Based on the above discussions, it can be seen that the present disclosure offers advantages. It is understood, however, that other embodiments may offer additional advantages, and not all advantages are necessarily disclosed herein, and that no particular advantage is required for all embodiments. One advantage of some embodiments is that atomic ratio (e.g., germanium-to-silicon atomic ratio) difference among the regrown source/drain layers in source/drain stressors can be tuned to reduce the strain mismatch among the semiconductor nanosheets. Another advantage of some embodiments is that the strained channels can be realized by a layer stack of alternating semiconductor layers having different lattice constants, and thus the regrown source/drain stressors can be omitted in such embodiments.

In some embodiments, a method includes forming a fin structure having a stack of alternating first semiconductor layers and second semiconductor layers over a substrate; forming a dummy gate structure across the fin structure; etching portions of the fin structure that extend laterally beyond the dummy gate structure to expose portions of the substrate; forming source/drain stressors over the exposed portions of the substrate; after forming the source/drain stressors, removing the dummy gate structure; after removing the dummy gate structure, removing the first semiconductor layers such that the second semiconductor layers are suspended between the source/drain stressors; and forming a gate structure to surround each of the suspended second semiconductor layers. Forming the source/drain stressors comprises forming a first source/drain layer over the exposed portions of the substrate, and forming a second source/drain layer over the first source/drain layer. An atomic concentration of a Group IV element or a Group V element in the second source/drain layer is greater than that in the first source/drain layer.

In some embodiments, a semiconductor device includes a plurality of nanosheets, source/drain stressors, and a gate structure. The nanosheets extend in a first direction above the semiconductor substrate and are arranged in a second direction substantially perpendicular to the first direction. The source/drain stressors are on either side of the nanosheets. Each of the source/drain stressors includes a first epitaxial layer and a second epitaxial layer over the first epitaxial layer. The first and second epitaxial layers are made of an alloy semiconductor of a first Group IV element and a second Group IV element having a lattice constant greater than that of the first group IV element, and an atomic ratio of the second Group IV element to the first Group IV element in the second epitaxial layer is greater than that in the first epitaxial layer. The gate structure wraps around each of the nanosheets.

A method includes forming a fin structure having a stack of alternating first semiconductor layers and second semiconductor layers over a substrate, wherein a concentration of an impurity of a first conductivity type in the first semiconductor layers is greater than that in the second semiconductor layers, and the second semiconductor layers are made of a material having a lattice constant different than that of the first semiconductor layers; forming a dummy gate structure across the fin structure; forming gate spacers on opposite sidewalls of the dummy gate structure, respectively; removing the dummy gate structure to form a gate trench between the gate spacers; removing portions of the first semiconductor layers in the gate trench, such that channel regions of the second semiconductor layers are suspended above the substrate; forming a gate structure to surround each of the suspended channel regions; and after forming the gate structure, performing a first annealing process to diffuse the impurity of the first conductivity type from the first semiconductor layers into source/drain regions of the second semiconductor layers.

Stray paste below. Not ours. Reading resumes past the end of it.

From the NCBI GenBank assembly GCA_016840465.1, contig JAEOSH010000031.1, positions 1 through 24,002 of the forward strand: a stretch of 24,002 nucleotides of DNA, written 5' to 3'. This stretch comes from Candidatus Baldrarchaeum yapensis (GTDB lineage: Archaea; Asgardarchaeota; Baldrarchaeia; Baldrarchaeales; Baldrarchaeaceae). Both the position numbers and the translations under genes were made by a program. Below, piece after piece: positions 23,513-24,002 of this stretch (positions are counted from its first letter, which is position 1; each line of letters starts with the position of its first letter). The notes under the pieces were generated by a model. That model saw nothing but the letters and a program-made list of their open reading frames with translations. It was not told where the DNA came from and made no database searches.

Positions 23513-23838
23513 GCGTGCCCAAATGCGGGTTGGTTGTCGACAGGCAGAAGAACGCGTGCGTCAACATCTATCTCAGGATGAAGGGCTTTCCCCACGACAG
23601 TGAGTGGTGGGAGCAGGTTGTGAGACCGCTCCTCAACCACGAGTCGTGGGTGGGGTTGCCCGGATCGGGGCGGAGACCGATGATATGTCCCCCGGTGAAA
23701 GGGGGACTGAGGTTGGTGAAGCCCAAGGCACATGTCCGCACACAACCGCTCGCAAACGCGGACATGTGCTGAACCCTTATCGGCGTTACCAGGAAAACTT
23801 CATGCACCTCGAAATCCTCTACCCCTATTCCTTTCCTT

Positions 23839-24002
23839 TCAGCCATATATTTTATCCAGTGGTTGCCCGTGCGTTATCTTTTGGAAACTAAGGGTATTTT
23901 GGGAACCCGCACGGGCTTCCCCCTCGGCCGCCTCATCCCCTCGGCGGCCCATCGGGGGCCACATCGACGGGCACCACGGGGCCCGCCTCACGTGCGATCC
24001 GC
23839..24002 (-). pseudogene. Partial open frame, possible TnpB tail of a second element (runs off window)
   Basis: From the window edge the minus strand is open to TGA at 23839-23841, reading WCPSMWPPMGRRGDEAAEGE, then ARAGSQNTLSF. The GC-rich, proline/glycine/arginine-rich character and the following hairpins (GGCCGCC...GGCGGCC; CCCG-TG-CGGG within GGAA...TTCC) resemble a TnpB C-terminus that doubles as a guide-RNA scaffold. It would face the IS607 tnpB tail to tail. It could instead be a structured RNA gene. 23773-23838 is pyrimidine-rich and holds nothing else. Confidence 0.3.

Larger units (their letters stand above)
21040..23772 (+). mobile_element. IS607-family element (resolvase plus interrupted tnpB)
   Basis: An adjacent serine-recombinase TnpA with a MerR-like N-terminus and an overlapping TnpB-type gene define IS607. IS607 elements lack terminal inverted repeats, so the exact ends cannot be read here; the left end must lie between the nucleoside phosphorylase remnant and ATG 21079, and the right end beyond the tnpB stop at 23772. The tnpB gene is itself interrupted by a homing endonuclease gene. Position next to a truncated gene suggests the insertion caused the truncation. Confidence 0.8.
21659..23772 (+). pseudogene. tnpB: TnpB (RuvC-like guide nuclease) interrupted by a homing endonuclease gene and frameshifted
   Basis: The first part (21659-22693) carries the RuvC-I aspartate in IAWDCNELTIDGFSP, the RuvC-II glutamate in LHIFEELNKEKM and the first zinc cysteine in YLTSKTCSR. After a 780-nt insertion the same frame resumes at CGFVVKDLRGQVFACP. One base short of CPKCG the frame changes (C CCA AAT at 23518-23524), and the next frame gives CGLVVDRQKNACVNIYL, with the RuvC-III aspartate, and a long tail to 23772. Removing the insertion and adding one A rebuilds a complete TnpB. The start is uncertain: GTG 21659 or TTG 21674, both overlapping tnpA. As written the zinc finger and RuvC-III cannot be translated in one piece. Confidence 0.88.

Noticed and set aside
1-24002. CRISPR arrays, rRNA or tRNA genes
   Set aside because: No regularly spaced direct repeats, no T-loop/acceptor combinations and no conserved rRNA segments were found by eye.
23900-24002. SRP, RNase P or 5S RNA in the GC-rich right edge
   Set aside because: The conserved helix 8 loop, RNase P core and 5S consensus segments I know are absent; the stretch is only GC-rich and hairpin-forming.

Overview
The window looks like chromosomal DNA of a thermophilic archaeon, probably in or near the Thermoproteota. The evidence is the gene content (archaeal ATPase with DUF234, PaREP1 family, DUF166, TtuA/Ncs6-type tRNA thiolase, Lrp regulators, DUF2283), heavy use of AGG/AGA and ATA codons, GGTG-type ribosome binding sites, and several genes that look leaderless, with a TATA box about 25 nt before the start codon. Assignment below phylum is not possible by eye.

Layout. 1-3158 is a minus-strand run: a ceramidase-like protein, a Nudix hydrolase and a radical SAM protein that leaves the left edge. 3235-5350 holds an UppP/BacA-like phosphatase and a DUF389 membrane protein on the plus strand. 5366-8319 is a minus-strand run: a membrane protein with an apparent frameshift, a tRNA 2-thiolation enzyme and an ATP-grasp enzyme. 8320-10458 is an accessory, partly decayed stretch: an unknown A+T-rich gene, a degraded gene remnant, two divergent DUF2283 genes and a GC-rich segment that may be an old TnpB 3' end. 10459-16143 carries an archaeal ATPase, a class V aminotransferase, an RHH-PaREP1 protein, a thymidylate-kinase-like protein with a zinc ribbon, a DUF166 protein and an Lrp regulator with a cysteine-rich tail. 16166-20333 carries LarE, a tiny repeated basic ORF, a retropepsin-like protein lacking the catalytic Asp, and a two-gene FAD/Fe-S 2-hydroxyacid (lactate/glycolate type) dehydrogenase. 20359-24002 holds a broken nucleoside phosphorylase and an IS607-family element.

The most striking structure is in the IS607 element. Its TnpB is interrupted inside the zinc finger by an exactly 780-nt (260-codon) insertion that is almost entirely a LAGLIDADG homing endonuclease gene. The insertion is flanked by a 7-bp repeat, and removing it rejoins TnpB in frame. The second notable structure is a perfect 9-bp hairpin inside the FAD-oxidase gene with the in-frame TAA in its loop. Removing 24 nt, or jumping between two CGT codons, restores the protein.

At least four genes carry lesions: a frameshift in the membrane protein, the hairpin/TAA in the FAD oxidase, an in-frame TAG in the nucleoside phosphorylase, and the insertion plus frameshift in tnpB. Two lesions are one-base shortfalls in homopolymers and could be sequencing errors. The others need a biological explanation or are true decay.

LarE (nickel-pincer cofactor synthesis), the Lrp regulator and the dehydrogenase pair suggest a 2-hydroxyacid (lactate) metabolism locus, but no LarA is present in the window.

The foregoing outlines features of several embodiments so that those skilled in the art may better understand the aspects of the present disclosure. Those skilled in the art should appreciate that they may readily use the present disclosure as a basis for designing or modifying other processes and structures for carrying out the same purposes and/or achieving the same advantages of the embodiments introduced herein. Those skilled in the art should also realize that such equivalent constructions do not depart from the spirit and scope of the present disclosure, and that they may make various changes, substitutions, and alterations herein without departing from the spirit and scope of the present disclosure.

Claims

1. A device, comprising:

a plurality of nanosheets extending in a first direction above a semiconductor substrate and arranged in a second direction substantially perpendicular to the first direction;
source/drain stressors on either side of the nanosheets, each of the source/drain stressors comprises a first epitaxial layer and a second epitaxial layer over the first epitaxial layer, wherein the first and second epitaxial layers are made of a Group IV element and a Group V element, and an atomic ratio of the Group V element to the Group IV element in the second epitaxial layer is greater than an atomic ratio of the Group V element to the Group IV element in the first epitaxial layer; and
a gate structure wrapping around each of the nanosheets.